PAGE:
(1) Interaural time differences (it'd); and (2) Interaural level differences (ILD). (Lecture 10, p.2)

ILD result from sound bending around an object known…


Lecture Series (2013) Psychoacoustics.

Leeds, J. (2013) the Power of Sound. Retrieved from: 

Taylor and Francis (2009) Acoustics and Psychoacoustics. U.S. 2009. Retrieved from:

Creoles Professionals Involved in Therapy and Counseling
Words: 4095 Length: 13 Pages Document Type: Research Paper Paper #: 95784591
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Professionals involved in therapy and counseling with members of the Creole culture of New Orleans and southern Louisiana should be aware of the history and traditions of this group that make it distinctive from all others in the United States, and indeed from the French-speaking Cajun communities in the same region. In Louisiana, Creoles are not simply the white descendants of the early French and Spanish colonists, although in the post-Civil War era of Jim Crow there was a major attempt to redefine them as 100% white. This was never the case in history since they are a mixed-race people descended from Europeans, Native Americans and African slaves during the 18th Century and occupied a special caste in pre-Civil War Louisiana. They spoke their own language known as Creole French, as do tens of thousands of their descendants today, and in appearance have often been able to 'pass' as…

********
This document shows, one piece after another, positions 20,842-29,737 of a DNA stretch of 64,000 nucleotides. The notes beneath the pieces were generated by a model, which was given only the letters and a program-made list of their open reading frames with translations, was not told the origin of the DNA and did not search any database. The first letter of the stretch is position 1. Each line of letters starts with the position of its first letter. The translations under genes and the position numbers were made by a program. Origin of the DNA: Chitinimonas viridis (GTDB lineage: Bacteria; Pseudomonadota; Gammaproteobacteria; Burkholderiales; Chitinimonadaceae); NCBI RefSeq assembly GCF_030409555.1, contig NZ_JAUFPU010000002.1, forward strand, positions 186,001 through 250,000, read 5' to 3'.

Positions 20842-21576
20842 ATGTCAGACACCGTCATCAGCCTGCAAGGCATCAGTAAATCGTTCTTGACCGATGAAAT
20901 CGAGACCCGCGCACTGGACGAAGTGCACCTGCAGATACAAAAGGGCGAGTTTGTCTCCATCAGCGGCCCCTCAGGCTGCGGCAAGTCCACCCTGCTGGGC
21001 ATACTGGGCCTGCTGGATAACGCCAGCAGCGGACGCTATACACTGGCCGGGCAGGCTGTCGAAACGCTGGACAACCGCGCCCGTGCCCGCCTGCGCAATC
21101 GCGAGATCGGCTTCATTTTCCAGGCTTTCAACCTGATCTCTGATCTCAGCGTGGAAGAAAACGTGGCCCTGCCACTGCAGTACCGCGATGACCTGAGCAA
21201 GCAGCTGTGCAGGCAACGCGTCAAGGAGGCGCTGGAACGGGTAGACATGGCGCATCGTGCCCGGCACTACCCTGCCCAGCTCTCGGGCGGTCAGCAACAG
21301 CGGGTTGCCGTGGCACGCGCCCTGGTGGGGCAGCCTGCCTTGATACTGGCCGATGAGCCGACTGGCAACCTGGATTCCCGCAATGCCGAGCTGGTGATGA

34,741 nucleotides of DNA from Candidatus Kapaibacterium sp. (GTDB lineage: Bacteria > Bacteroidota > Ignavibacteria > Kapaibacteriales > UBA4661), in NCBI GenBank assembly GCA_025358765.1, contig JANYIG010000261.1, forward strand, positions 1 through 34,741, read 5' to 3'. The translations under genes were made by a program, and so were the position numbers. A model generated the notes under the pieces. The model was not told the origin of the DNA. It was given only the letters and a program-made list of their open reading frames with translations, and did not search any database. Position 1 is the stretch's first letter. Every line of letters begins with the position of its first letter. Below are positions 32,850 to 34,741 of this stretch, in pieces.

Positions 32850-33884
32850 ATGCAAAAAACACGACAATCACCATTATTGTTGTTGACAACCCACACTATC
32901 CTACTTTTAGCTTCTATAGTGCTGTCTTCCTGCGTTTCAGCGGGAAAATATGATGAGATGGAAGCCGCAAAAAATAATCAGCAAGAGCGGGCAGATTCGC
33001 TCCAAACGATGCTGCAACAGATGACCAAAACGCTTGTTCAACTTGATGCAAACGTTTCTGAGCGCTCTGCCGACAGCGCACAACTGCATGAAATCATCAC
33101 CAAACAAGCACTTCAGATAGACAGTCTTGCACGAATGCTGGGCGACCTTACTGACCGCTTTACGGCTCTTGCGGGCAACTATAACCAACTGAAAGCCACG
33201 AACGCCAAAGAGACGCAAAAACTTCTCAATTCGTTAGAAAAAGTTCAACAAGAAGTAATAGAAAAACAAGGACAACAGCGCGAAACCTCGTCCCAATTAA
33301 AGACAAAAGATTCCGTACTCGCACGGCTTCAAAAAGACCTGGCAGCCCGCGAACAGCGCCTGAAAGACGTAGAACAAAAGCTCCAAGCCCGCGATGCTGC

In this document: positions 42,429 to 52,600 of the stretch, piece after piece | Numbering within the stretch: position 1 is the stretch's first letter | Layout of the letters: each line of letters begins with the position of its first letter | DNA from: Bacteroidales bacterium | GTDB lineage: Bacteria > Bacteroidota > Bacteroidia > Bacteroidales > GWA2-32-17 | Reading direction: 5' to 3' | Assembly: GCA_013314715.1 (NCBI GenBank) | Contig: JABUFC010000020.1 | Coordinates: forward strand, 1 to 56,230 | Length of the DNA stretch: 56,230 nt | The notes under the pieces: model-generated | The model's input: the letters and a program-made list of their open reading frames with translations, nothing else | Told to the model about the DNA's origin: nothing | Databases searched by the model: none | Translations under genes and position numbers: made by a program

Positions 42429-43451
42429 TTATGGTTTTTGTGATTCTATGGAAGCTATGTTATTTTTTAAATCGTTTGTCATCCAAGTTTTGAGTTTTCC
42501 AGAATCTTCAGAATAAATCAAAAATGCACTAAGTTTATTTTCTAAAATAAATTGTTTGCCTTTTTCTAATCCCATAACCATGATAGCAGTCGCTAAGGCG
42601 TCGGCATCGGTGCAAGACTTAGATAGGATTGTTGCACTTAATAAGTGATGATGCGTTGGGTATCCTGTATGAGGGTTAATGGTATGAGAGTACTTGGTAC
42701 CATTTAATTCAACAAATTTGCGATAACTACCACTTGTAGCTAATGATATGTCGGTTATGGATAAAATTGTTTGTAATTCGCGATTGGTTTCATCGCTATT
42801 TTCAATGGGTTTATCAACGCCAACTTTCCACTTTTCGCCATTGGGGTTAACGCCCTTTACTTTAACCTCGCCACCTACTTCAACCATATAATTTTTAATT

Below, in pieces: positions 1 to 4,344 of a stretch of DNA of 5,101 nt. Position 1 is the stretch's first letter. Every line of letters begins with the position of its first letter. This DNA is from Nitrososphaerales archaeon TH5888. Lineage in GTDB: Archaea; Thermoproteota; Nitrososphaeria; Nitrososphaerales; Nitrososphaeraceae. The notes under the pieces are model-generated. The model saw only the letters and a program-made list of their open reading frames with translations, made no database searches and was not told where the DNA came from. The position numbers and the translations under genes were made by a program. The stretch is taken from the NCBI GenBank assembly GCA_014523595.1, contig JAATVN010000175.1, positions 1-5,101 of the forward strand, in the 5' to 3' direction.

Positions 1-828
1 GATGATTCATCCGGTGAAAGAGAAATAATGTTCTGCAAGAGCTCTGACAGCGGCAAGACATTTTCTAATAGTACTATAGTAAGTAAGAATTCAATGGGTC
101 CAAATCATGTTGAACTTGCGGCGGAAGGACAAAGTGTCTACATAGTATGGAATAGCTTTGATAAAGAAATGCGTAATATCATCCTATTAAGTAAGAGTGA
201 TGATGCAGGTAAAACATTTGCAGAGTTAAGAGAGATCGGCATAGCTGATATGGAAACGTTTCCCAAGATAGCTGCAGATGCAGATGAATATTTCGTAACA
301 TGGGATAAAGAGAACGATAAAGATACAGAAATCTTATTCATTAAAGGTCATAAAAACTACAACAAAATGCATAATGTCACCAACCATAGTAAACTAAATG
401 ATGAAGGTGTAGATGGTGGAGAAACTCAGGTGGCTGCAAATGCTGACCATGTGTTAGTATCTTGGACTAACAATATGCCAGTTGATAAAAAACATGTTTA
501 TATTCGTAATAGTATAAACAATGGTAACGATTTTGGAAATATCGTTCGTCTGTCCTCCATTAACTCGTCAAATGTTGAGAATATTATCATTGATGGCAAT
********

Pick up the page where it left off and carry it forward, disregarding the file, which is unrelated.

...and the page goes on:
Ancelet, B.J. (1994). Cajun and Creole Folk Tales: The French Oral Tradition of South Louisiana. Garland Publsihing, Inc.

Dass-Bailsford, P. (2010). "Ignore the Dead: We Want the Living" in Dass-Brailsford, P., ed. Crisis and Disaster Counseling: Lessons Learned from Hurricane Katrina and Other Disasters. SAGE Publications.

Dominguez, V.R. (1997). White by Definition: Social Classification in Creole Louisiana. Rutgers University Press.

Dormon, J.H. (1996). "Ethnicity and Identity: Creoles of Color in Twentieth-Century South Louisiana" in Dormon, J.H. Creoles of Color in the Gulf South. University of Tennessee Press, pp. 166-86.

Portrayal of Women in Music Tv Film
Words: 1128 Length: 4 Pages Document Type: Term Paper Paper #: 89240855
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Portrayal of omen in Music, Tv, Film, Advertising, & Other Media Since 1990